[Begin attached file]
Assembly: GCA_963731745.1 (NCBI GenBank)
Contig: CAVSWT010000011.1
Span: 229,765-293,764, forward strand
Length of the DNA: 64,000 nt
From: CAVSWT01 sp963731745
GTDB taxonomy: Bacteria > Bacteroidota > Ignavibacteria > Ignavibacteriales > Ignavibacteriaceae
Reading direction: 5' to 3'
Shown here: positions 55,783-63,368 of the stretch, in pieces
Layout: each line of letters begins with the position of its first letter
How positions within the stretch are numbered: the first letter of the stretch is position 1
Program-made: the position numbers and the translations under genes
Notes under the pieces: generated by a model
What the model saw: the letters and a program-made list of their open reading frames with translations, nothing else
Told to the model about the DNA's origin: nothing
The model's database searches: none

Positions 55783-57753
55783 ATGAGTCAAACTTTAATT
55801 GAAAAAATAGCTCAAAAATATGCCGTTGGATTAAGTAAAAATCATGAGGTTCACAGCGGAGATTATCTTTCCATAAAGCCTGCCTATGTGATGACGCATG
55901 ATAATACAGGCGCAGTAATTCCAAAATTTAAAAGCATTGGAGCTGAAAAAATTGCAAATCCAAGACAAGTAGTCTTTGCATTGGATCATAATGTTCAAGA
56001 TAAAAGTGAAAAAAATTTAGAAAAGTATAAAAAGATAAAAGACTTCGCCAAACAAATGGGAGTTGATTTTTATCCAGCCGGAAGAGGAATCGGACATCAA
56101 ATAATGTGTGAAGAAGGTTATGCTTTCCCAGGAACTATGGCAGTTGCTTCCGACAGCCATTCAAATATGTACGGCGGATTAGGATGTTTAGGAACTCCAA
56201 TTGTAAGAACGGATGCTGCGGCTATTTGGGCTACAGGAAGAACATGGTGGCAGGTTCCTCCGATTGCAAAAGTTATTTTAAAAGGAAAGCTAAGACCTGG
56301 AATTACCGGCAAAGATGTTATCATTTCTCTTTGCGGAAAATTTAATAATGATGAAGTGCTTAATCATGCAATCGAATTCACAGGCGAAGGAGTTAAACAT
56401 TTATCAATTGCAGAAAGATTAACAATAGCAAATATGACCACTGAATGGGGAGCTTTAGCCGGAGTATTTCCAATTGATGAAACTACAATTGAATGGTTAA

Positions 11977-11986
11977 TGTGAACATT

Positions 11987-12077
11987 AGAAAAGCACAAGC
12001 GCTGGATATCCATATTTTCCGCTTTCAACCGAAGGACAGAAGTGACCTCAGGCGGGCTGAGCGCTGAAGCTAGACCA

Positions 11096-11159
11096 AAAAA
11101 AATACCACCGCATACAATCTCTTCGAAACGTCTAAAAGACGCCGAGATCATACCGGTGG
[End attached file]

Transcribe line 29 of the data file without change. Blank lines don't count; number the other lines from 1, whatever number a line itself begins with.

12001 GCTGGATATCCATATTTTCCGCTTTCAACCGAAGGACAGAAGTGACCTCAGGCGGGCTGAGCGCTGAAGCTAGACCA